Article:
Podcasts

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In this next "Med Life with Dr. Horton" podcast, Dr. Jillian Horton talks with both Dr. Deepu Gawda and actor Alan Alda.

In the first segment, Dr. Horton and guest Dr. Deepu Gawda, internist and associate professor of medicine at Columbia University, answer a listener question from a physician who is under so much work pressure that s/he is viewing patients only as units of time. This person wants to get back to connecting with patients in a meaningful way and is looking for advice.

In the second segment, Dr. Horton speaks with award-winning actor Alan Alda, who leads workshops for physicians through the Alan Alda Center for Communicating Science. They discuss how doctors can focus less on pressure from the "system" to be more time efficient and instead be more present for patients. They also talk about ageism in medicine.

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Michael Scaffidi is a medical student in the Class of 2022 at Queen's University

 

 


Listen to the Michael's composition here: , and read about it below.

"This is a piece that I wrote for the 2nd Annual Jacalyn Health and Humanities Conference at Queen's University and decided to later publish. "Sonata in C, Journey Through the Valley" tells a story of what a patient experiences when given a serious diagnosis. Specifically, I strove to show how disruptive this event can be through the use of a highly dissonant "diminished chord". In addition, in contrast to the peaceful, almost indolent first theme using triplets, the second theme uses the infamous theme of "Dies Irae" (Day of Wrath), which is derived from a Latin hymn that is often used throughout classical and film music to signpost death or an ominous event. ...continue reading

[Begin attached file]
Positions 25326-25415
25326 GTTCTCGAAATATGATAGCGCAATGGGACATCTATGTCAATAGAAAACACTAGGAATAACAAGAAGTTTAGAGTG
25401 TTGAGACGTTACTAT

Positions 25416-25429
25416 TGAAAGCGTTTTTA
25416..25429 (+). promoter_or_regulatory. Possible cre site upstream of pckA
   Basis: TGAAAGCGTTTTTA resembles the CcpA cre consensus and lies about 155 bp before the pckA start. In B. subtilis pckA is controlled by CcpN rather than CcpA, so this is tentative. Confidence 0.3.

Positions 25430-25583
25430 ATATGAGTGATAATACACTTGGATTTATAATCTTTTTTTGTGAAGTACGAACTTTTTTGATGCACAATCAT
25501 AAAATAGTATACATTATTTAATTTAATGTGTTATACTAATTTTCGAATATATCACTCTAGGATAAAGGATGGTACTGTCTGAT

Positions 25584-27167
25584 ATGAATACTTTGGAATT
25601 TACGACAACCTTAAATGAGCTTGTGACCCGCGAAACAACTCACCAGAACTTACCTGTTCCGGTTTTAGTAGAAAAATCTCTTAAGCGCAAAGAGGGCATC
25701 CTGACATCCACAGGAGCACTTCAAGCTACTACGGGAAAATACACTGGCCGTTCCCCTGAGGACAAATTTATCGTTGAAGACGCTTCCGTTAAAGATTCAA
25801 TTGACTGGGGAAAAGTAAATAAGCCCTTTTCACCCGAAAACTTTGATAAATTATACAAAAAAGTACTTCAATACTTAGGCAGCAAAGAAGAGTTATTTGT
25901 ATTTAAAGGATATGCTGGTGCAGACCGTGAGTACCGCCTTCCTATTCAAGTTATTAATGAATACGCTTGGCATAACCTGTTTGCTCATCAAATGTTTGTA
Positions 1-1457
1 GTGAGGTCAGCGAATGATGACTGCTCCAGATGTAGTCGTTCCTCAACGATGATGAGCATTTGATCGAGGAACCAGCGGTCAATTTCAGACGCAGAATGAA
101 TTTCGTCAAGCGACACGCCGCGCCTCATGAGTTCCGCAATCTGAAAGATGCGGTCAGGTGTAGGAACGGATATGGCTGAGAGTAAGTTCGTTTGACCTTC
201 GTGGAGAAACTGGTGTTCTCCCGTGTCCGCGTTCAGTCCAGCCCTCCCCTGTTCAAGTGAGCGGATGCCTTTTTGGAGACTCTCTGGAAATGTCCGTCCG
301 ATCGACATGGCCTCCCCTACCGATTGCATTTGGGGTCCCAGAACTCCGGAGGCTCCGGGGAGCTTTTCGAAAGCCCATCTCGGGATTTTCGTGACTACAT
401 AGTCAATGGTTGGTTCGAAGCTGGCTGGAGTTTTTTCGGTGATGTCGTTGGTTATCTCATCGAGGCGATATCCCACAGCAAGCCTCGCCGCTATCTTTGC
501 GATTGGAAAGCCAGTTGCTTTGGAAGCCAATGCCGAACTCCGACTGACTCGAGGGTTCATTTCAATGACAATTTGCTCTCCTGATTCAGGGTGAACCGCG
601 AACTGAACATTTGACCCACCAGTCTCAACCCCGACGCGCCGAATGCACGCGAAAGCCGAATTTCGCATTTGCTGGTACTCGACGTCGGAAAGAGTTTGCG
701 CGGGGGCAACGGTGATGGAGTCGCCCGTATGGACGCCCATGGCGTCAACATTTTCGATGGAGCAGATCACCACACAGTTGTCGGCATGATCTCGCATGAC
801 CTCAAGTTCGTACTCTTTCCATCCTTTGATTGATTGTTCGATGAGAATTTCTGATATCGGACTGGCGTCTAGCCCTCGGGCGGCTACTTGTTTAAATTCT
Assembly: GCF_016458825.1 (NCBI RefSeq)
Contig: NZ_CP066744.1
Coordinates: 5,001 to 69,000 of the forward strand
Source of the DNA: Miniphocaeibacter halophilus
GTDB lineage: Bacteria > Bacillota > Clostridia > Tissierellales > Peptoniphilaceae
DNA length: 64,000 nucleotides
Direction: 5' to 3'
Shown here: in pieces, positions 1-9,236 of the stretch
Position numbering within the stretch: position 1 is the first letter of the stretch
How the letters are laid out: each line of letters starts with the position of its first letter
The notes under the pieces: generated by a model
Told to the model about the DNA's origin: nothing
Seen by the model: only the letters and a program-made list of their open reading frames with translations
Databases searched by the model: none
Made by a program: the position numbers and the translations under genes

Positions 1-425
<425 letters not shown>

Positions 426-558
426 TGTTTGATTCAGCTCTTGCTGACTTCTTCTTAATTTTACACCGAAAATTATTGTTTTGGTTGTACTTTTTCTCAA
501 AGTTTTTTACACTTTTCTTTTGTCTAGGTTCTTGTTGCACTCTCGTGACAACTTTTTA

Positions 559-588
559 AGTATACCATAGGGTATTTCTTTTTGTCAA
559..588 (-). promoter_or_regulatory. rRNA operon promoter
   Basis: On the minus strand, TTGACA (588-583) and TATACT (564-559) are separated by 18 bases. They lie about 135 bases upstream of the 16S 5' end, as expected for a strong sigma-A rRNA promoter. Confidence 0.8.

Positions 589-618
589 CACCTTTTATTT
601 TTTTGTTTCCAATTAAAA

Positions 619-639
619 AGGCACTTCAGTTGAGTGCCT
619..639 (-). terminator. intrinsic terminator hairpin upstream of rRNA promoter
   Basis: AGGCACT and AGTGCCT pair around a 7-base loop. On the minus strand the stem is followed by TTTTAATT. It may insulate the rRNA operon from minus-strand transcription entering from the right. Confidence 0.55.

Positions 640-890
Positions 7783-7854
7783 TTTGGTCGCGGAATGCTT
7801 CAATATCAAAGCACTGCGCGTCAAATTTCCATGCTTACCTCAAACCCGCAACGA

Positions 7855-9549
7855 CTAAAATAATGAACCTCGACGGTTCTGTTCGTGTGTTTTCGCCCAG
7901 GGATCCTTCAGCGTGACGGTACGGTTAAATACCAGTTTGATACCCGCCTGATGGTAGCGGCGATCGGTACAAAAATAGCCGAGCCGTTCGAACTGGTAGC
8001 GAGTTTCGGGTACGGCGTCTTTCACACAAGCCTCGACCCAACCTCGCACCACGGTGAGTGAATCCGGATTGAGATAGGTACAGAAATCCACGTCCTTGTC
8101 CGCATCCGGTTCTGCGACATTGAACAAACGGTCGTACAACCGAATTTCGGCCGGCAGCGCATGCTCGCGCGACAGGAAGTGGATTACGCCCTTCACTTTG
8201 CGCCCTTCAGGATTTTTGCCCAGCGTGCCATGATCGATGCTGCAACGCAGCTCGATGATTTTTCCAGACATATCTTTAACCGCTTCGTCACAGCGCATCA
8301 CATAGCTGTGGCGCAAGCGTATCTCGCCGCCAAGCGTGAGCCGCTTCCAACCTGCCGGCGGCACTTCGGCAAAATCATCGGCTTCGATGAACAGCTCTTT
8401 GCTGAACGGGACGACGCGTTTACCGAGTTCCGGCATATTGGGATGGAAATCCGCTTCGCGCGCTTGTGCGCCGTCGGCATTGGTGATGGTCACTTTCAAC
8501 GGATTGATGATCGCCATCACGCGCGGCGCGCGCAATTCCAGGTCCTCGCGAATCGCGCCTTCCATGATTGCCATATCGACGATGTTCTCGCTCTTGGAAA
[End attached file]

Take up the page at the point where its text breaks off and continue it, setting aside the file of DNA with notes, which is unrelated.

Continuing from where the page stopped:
In this next "Med Life with Dr. Horton" podcast, Dr. Jillian Horton chats with Dr. Allan Peterkin about creative arts and playfulness as related to medicine and as tools to help balance out a stressful life.

Dr. Horton and Dr. Peterkin talk about:
- music, writing, theatre, improv groups
- the time Dr. Peterkin was on The Tonight Show with Jimmy Fallon because of one of his books about beards
- how learning to interpret a painting is related to diagnostic skills
- how a practice in creative arts can influence the way doctors approach patients and can help prevent burnout
- finding a balance between pleasure and purpose in life
- the absence of play in medicine
- practical tips for picking up that long forgotten creative practice again
- and much more

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In a first "Med Life with Dr. Horton" podcast, Dr. Jillian Horton discusses CaRMS, the Canadian Resident Matching Service. In this episode, she is joined by Dr. Moneeza Walji.

They answer these questions:

  • What are some strategies for choosing and ranking programs?
  • Should I have a back-up program in my ranking?
  • What should I do about conflicting interviews?
  • What are interviewers looking for in a candidate?
  • What should I do when I can't think of an answer to an interview question?
  • Should I change my strategy when being interviewed by a resident versus a program director?
  • How does the panel score the interview?
  • Should I disclose a mental health diagnosis or personal struggles?
  • Should I talk about my partner, kids, or family?
  • How do I handle the stress related to CaRMS?
  • And more.

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In this interview, Dr. Thara Kumar and Dr. Hans Rosenberg tell us about take-home naloxone kits used for opioid overdose. They discuss how to use them, where to get them, how they work, and more. They offer practical guidance to physicians in Canada and also include tips for the general public.